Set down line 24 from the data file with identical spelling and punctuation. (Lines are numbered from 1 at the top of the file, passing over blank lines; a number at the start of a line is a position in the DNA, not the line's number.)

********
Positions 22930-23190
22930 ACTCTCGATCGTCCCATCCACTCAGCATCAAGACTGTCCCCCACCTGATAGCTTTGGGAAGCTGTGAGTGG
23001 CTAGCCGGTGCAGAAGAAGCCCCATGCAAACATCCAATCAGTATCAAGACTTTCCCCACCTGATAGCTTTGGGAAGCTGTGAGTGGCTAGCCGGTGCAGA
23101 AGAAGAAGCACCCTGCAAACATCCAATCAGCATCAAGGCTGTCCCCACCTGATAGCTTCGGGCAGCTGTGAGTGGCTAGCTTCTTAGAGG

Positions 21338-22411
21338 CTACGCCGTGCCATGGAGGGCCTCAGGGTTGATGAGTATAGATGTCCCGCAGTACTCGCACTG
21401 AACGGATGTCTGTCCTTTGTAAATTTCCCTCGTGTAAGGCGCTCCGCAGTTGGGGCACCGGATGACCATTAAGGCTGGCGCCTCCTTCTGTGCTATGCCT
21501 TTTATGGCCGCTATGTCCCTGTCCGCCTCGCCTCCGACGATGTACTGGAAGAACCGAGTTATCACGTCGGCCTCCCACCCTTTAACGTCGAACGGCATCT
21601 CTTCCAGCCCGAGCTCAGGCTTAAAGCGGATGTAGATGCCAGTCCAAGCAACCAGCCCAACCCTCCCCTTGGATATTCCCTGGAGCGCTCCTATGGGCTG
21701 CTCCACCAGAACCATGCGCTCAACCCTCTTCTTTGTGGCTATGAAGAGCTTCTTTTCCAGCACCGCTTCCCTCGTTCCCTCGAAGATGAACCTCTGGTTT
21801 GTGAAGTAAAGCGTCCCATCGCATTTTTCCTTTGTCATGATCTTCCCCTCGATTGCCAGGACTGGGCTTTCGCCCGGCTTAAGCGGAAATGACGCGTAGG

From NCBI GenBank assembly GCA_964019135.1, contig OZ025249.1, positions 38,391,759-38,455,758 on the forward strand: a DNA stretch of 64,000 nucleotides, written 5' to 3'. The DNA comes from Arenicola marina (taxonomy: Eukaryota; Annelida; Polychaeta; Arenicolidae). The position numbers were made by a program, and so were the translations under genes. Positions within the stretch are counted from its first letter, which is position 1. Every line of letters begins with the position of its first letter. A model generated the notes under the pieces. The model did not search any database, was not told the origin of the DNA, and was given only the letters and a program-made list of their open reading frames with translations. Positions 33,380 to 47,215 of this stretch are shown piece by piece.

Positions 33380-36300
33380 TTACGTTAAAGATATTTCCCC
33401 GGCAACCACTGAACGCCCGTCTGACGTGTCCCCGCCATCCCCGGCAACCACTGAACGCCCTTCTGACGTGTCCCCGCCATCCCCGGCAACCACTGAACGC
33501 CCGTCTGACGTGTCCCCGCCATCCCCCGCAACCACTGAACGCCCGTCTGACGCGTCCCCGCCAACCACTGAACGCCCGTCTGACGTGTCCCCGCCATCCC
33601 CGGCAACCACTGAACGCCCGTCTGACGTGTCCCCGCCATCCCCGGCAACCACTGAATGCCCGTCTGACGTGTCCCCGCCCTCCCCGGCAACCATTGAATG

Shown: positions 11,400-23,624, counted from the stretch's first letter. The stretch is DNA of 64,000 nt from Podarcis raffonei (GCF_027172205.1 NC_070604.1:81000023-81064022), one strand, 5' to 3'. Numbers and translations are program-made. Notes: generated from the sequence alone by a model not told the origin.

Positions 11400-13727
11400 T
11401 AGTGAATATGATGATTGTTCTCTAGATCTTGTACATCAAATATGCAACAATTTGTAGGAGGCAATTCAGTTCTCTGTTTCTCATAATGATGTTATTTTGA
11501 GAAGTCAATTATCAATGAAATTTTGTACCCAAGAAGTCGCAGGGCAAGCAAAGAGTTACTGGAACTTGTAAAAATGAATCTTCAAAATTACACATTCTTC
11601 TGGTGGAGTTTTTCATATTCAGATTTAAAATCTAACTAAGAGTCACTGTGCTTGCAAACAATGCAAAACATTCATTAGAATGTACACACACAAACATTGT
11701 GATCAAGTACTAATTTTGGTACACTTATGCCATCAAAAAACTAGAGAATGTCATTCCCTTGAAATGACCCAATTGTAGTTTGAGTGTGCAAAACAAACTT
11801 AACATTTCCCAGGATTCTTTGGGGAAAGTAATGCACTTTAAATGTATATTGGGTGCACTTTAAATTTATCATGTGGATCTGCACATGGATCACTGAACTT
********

11701 GATCAAGTACTAATTTTGGTACACTTATGCCATCAAAAAACTAGAGAATGTCATTCCCTTGAAATGACCCAATTGTAGTTTGAGTGTGCAAAACAAACTT